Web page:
This album is a collaboration between first-wave ‘twee’ and veteran ‘C86′ Glaswegian indie-poppers The Pastels and Japanese avant garde, psychedelic and folk duo Tenniscoats. Recorded around Tenniscoats’ recording schedule over the last few years, the Tenniscoats pair (Saya and Takashi Ueno) and Stephen, Katrina and Gerard Love (the latter also a member of Teenage Fanclub) of the Pastels make up the core team of performers, with others (including the Fannies’ Norman Blake) bobbing in and out as necessary.
Something of the ad-hoc nature of the collaboration does filter through onto the finished recording. Rather than a convincingly cohesive whole, it is always evident that the album has been put together by different musicians at different times. Several tracks come off as a little directionless (Hikoki, Start Slowly So We Sound Like a Loch), and the regular switch between vocalists, accents and languages (male/female, English/Japanese language, Scottish accent) can be disorientating.
Much of the time though, the atmosphere is appealingly just-this-side-of-shambolic, as with the best Pastels moments over the years. There’s Stephen Pastel’s wobbly singing on Song For A Friend, contrasting nicely with Saya’s much purer, sweeter vocal on the same track, in a cute kind of call-and-response. There are the glockenspiels on Modesty Piece. And then the amiably perky cover of The Jesus And Mary Chain‘s About You in its entirety.
Also upbeat and cheerful are Yomigaeru, and Sodane; the latter a sweet, uncomplicated little pop song. But a larger number of the tracks have a feeling of wistfulness, or a placid quality that can sometimes tip over into a tranquil, reflective sort of sadness, far away from the bitterness of wrath or ire.
Tokyo Glasgow, Two Sunsets, Song For A Friend, About You, Mou Mou Rainbow and Start Slowly… all have this quality, to varying degrees, with the mellow, regretful Song For A Friend standing out as one of the album’s highlights, and the soft backing “oohs” and “aahs” and twinkling instrumentation of the first two tracks also succeeding in producing something that is at times gently sublime.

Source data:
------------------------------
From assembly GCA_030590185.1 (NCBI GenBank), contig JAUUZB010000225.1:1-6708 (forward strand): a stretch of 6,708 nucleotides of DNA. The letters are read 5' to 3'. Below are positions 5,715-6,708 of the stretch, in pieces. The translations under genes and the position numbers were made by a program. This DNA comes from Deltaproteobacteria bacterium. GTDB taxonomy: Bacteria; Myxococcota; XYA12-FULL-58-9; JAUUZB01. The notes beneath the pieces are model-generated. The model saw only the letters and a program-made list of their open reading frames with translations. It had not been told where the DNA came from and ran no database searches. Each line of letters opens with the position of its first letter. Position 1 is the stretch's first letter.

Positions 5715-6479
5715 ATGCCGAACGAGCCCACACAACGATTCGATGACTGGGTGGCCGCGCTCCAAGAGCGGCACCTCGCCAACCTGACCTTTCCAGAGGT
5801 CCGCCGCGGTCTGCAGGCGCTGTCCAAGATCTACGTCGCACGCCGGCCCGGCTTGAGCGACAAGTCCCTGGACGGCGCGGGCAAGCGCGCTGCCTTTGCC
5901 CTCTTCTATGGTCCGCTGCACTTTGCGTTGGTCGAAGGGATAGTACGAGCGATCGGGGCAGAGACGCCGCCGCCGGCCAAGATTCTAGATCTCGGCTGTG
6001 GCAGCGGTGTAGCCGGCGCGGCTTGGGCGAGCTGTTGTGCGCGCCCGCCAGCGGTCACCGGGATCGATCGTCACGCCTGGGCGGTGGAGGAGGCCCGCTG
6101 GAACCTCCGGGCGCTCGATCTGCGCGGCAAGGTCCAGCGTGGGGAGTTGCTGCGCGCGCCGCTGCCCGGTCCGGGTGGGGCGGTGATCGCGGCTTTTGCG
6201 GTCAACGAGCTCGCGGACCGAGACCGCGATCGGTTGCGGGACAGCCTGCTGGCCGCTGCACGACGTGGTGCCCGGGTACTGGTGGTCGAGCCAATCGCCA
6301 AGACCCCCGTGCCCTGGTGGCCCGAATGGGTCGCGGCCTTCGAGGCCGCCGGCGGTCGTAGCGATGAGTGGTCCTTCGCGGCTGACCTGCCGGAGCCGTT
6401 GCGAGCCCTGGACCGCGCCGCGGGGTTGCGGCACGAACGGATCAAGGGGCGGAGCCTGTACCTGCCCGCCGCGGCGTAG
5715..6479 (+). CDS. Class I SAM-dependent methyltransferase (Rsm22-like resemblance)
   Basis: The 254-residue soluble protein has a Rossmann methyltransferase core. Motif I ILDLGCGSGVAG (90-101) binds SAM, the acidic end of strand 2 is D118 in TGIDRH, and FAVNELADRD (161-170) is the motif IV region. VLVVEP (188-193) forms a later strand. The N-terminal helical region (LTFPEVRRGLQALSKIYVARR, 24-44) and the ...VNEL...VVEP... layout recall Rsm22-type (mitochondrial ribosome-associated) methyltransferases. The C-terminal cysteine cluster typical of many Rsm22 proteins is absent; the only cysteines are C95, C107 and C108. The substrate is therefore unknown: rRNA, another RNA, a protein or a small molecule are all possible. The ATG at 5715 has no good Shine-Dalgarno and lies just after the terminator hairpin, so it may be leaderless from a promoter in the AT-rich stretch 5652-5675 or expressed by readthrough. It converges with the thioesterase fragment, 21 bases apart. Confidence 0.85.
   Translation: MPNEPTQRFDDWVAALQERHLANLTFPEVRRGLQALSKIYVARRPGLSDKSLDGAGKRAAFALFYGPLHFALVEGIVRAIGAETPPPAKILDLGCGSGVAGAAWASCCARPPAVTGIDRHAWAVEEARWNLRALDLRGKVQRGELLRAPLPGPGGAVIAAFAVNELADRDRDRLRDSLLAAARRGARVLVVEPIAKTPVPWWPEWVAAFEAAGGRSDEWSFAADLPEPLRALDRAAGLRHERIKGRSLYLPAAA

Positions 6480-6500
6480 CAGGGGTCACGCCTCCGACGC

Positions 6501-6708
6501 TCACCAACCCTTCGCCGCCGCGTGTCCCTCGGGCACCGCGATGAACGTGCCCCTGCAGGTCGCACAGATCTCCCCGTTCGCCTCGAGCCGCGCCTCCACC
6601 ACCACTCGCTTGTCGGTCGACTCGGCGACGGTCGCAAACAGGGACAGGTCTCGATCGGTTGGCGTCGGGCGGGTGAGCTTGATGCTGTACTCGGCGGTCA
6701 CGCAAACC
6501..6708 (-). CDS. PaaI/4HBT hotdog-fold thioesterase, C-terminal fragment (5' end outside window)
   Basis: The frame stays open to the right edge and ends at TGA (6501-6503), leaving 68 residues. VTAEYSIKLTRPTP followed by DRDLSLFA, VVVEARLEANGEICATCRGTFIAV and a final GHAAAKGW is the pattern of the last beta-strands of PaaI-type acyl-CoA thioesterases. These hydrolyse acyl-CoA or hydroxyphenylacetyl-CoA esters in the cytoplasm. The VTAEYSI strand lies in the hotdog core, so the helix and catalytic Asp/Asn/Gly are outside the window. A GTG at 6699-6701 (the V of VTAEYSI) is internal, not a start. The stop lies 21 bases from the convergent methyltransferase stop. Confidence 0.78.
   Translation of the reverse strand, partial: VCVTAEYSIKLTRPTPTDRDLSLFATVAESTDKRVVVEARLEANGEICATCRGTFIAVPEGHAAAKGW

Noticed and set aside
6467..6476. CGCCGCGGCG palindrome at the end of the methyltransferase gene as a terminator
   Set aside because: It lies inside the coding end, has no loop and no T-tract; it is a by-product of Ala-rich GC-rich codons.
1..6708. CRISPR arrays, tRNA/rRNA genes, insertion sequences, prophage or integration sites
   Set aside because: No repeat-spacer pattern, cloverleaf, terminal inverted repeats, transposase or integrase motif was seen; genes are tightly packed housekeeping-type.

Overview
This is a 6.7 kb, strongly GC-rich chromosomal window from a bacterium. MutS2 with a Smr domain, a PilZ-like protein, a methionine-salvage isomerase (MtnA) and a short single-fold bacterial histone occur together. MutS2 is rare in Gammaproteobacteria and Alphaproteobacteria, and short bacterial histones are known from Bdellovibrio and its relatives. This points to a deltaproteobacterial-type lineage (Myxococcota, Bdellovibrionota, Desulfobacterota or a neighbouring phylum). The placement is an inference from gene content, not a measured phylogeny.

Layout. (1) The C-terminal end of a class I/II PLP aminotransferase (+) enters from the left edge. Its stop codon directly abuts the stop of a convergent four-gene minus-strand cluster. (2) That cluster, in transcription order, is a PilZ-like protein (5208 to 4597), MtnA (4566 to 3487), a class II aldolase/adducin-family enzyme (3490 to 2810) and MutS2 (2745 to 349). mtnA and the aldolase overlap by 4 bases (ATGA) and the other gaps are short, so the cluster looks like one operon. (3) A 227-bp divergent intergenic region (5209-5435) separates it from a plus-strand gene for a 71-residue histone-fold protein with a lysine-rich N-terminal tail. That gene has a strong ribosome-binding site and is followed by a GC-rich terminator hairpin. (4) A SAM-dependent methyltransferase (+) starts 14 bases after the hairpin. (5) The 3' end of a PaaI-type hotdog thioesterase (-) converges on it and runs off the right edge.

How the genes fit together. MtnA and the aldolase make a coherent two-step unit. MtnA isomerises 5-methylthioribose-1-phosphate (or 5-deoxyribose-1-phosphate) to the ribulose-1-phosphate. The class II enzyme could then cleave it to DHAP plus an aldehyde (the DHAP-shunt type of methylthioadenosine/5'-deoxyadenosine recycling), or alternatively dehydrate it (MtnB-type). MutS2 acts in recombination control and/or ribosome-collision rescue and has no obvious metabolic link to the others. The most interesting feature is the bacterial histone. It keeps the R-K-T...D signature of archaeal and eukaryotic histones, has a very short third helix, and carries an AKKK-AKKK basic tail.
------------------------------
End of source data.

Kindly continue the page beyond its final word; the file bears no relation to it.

Many moments of beauty are created, or certainly enhanced by some gorgeous woodwind accompaniment, present pretty much throughout, but particularly effectively used on Hikoki, for example, and especially on Start Slowly…, also notable for featuring some great accordion bits. Elsewhere, laconic brass wends its way through Song For A Friend, and the odd pan pipe even makes an appearance on Modesty Piece.
Less enjoyable are the points where shambolic and laid-back tip over into frustratingly limp. Chief culprits here are the lounge-lite of Vivid Youth (released as one half of the AA-side single, along with the much better Two Sunsets), all breathy vocals, easy-listening guitar sheen and frustrating lack of bite or centre; the weak Boats, and the unfocussed, ephemeral Hikoki. There are also two instrumental tracks, Tokyo Glasgow and Modesty Piece which, while reasonably pleasant interludes, don’t feel essential.
But mainly this is a likeable amble of a release. Sure, it is unfocussed and diffuse in places, but it still succeeds in deploying the several and varied voices of its collaborating creators to produce something that ultimately just about hangs together with a valiant, if tattered sort of coherence. As gentle background music to a sunset in Glasgow or indeed in Tokyo, shot through with moments of melancholy and moments of bliss, one could do far worse.